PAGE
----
During 2012, I produced a short film about Phill Niblock – a minimalist composer who has been living in his Chinatown loft since 1968, and hosting concerts there for nearly as long, under the auspices of his Experimental Intermedia foundation.
For me, the loft represents a part of New York history that has all but vanished: The vibrant downtown community of the 1970s and 80s has been driven to Brooklyn and beyond by the soaring real estate market.
Nonetheless, Niblock is still going strong – and his work is arguably even more vital considering the displacement of his neighbors.
My documentary was released online by The Wire magazine in early 2013, before being screened at the Bronx Documentary Center in NYC.
In June, I curated a cinema night at the loft itself. This presented a memorable opportunity to view the work in the unique space that it documents. The event was co-organized by my friend Mayeta Clark, who also screened a film, and we put together a diverse yet coherent program based on musical and cultural themes.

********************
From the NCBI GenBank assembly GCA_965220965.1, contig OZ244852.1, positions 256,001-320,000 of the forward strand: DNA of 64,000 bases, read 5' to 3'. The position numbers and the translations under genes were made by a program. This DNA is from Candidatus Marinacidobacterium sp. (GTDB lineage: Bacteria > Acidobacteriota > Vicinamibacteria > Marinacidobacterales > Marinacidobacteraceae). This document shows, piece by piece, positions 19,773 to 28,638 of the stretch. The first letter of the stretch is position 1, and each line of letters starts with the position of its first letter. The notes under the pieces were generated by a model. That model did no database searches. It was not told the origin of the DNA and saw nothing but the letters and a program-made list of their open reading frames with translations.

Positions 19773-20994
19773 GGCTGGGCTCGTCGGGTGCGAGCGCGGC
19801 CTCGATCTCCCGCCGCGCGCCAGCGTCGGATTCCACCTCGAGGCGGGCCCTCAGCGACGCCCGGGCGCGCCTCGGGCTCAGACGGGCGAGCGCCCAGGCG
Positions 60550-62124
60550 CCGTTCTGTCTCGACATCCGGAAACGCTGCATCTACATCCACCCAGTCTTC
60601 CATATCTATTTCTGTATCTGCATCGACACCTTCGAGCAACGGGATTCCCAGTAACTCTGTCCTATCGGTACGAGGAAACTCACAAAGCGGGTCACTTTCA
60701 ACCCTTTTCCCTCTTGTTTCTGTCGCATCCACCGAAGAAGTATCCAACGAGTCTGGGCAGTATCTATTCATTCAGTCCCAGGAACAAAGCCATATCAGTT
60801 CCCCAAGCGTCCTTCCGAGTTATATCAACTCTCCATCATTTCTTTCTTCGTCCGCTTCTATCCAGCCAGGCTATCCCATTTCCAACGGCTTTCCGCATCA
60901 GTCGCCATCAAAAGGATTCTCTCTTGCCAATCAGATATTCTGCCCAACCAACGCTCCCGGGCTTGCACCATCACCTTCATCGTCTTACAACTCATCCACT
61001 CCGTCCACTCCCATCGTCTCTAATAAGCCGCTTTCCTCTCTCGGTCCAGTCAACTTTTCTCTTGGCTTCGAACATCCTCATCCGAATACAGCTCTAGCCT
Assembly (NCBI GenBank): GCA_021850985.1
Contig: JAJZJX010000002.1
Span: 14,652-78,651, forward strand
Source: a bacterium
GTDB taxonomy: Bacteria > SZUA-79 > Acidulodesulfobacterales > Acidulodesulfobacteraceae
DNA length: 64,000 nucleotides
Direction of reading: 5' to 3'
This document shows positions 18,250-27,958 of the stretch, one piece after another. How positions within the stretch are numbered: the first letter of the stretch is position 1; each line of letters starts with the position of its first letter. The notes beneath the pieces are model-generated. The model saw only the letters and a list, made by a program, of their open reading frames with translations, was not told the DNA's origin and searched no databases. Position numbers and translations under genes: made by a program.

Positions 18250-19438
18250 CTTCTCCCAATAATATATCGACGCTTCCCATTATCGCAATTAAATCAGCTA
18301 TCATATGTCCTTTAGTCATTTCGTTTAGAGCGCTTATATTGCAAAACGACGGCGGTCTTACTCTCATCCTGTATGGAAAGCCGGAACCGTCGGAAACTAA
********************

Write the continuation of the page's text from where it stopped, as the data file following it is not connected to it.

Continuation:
The Voladores ceremony involves four men hanging upside-down on ropes from high poles, spinning down to the sounds of a flute and drum played by a fifth man who performs on a small platform at the top.
The easiest way to understand is by watching – the video includes stunning footage from a GoPro sports camera. A short version was broadcast on BBC World News in October, as well as being released online.
An extended directors’ cut was featured on Roads & Kingdoms as part of a full multimedia documentary with photos and text.